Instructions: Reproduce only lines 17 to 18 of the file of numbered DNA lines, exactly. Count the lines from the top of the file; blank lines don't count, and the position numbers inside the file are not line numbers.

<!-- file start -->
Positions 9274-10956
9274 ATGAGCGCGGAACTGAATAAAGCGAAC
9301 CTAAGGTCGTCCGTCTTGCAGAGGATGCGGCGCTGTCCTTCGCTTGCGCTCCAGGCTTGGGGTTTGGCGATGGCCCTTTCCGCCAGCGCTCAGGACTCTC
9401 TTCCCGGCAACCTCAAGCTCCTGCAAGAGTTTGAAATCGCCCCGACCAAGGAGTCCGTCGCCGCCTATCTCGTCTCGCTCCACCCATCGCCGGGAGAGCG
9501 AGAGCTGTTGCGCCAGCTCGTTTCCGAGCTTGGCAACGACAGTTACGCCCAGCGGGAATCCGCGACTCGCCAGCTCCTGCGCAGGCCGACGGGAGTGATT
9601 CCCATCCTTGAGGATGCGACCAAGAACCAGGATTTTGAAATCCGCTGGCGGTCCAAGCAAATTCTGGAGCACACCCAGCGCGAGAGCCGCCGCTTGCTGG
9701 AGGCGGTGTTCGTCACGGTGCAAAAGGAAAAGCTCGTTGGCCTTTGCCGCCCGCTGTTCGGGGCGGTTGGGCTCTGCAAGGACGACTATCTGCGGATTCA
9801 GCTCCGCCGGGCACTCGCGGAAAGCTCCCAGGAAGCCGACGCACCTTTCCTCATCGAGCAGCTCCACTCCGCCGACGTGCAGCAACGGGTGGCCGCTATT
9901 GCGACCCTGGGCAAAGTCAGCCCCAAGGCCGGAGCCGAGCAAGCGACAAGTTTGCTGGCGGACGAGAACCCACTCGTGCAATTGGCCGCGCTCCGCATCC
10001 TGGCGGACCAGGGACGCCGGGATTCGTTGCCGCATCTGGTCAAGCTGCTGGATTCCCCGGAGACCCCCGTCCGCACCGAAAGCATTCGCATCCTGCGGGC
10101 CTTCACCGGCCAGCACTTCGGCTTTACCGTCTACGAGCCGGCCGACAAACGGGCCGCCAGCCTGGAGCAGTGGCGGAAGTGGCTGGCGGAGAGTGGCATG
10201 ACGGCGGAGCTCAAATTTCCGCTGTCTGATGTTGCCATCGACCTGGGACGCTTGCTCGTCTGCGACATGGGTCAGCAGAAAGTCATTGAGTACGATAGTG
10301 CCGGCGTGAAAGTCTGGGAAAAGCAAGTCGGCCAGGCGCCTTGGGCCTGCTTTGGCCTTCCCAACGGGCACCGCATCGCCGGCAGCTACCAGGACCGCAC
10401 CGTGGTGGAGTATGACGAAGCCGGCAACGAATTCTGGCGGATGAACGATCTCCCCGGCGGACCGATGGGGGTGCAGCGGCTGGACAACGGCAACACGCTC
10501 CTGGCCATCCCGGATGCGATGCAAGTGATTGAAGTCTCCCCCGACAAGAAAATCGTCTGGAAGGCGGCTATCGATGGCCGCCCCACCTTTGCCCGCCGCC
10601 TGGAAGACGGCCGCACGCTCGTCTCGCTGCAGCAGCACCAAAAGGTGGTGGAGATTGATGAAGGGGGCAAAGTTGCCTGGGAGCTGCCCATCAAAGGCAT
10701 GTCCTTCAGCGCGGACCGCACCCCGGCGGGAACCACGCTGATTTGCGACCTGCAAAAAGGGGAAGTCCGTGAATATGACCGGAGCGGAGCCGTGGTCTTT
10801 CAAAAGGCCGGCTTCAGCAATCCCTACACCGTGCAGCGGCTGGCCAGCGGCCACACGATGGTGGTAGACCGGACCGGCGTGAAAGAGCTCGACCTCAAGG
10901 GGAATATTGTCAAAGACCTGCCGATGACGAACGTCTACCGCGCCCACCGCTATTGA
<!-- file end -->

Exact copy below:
10701 GTCCTTCAGCGCGGACCGCACCCCGGCGGGAACCACGCTGATTTGCGACCTGCAAAAAGGGGAAGTCCGTGAATATGACCGGAGCGGAGCCGTGGTCTTT
10801 CAAAAGGCCGGCTTCAGCAATCCCTACACCGTGCAGCGGCTGGCCAGCGGCCACACGATGGTGGTAGACCGGACCGGCGTGAAAGAGCTCGACCTCAAGG